Traveling to Costa Rica during Covid-19
If you’re planning to travel to Costa Rica, here’s what you’ll need to know and expect if you want to travel to this popular Globe Aware destination.
Travel to Costa Rica during Covid-19: What you need to know before you go
July 2, 2021
If you’re planning to travel to Costa Rica, here’s what you’ll need to know and expect if you want to visit during the global coronavirus pandemic.
Costa Rica was one of the first countries to open back up for tourism, which it did in November 2020. Around 1 million travelers visited the country in 2021 — back to almost 70% of pre-pandemic levels.
However, the Delta variant hit the country hard in 2021, with hospitals “dangerously full” at the peak, and Costa Rica ending high up on the board of the most new cases globally. Cases then dropped to some of the lowest levels seen in months, but are currently at an all-time high because of the Omicron variant.
On January 24, the US CDC moved Costa Rica to its Level 4 risk — or “do not travel” list. However, with the CDC revising its listings, Costa Rica is now classified as Level 3, classed as high risk.
Since March 2022, the country has been implementing a “responsible and gradual opening,” as restrictions begin to relax.
The government says that Costa Rica has one of the lowest death rates per million of population in the world.
What’s on offer
Costa Rica is known for its “pura vida” (pure life), and, pandemic aside, the vida is still pura here. This is a country for nature lovers, with both a Caribbean and Pacific coast, and jungle covering about a quarter of the country.
Whether you’re here for the cloud forests, the volcanoes or the incredible nature and wildlife, your shoulders will definitely drop a few inches.
Most visitors pass through capital San José as a mere routing point, but it’s a beautiful city, with stunning architecture, public art and museums.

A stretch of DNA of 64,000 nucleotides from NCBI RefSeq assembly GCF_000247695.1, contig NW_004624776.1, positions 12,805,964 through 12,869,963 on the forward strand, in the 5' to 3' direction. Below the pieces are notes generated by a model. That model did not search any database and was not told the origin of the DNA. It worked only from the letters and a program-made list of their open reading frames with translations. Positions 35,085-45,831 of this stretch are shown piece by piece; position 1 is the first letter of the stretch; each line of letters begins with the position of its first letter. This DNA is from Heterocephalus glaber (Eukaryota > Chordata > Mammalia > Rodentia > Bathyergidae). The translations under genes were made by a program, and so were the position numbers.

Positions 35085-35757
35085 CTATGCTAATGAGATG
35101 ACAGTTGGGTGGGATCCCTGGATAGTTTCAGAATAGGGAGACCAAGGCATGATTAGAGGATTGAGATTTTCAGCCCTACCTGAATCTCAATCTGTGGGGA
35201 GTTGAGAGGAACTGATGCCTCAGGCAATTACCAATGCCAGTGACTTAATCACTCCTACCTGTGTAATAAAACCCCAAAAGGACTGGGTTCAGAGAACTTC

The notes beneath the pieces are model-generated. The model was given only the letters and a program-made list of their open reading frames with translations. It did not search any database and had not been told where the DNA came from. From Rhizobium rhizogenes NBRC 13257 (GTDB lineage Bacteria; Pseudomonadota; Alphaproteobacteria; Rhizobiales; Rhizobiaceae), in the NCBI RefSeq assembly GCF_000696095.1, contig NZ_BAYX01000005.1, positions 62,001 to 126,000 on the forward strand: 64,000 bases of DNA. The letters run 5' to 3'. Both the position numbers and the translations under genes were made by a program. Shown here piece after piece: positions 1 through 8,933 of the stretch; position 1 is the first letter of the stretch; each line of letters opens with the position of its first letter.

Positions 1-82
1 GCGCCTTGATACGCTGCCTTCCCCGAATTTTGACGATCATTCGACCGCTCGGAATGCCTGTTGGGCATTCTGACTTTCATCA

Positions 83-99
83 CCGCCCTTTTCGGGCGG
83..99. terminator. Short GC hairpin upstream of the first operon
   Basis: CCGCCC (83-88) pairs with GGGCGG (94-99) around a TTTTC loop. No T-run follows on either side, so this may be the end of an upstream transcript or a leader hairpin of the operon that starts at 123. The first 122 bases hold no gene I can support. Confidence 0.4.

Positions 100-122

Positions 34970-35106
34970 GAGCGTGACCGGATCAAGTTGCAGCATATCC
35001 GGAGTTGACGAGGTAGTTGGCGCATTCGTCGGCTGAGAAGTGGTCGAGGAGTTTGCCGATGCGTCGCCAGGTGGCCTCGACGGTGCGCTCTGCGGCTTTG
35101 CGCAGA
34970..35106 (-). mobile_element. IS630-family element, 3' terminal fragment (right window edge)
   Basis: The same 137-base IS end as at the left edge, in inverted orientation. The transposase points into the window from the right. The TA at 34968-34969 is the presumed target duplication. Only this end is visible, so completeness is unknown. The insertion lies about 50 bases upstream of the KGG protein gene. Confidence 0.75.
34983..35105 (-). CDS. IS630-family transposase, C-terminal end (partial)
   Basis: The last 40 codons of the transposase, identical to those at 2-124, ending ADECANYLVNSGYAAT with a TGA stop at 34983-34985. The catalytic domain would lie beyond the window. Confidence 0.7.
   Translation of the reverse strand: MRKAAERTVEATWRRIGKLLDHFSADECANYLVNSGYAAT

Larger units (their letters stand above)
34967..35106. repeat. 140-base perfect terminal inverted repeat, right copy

Who can go
Everyone. Costa Rica opened back up — even for tourism — on November 1, 2020. However, there are of course restrictions. And standard visa regulations still apply.
Since January 2022, many activities are restricted to those who’ve been vaccinated. Although entry rules aren’t set to change, restrictions on the ground will make it less attractive for the unvaccinated. You now cannot enter a hotel, restaurant, bar or museum without proof of vaccination.
In August, Costa Rica’s president signed a law that allows “digital nomads” to remain in the country for up to two years. To qualify, individuals must earn at least $3,000 a year, and families must make at least $5,000. Benefits include the ability to open a Costa Rican bank account and their local US driver’s licenses being honored locally.
What are the restrictions?
There’s no need for a negative Covid-19 PCR test result as there was initially, and the country dropped the requirement of filling out a Health Pass before arrival on March 1.
The requirement for non-vaccinated arrivals to have travel insurance covering Covid-19 treatment was dropped on April 1. Free vaccinations are now on offer to tourists at San Jose’s airport, if they so wish.
Residents and Costa Rican nationals may be subject to self-isolation on arrival.
The land borders, which had been closed to nonresidents, reopened April 2020 to visitors not needing a visa.
American Airlines launched flights from Chicago and Austin to San Jose on November 2, 2021. Avianca launched flights from Cancún on December 2. British Airways returned after a pandemic break on December 15.
What can visitors expect?
All commercial spaces — whether restaurants, bars or entertainment venues — can now operate at full capacity.
There is some confusion around face masks. A recent government ruling suggests they are no longer mandatory, but local media reports that individual business can still mandate the use of masks on their premises. The UK government states that masks are mandatory at health establishments such as doctor’s surgeries and hospitals, while private businesses can require you wear one, too.
Over 1 million cases have been registered as of August 5, with 8,740 deaths.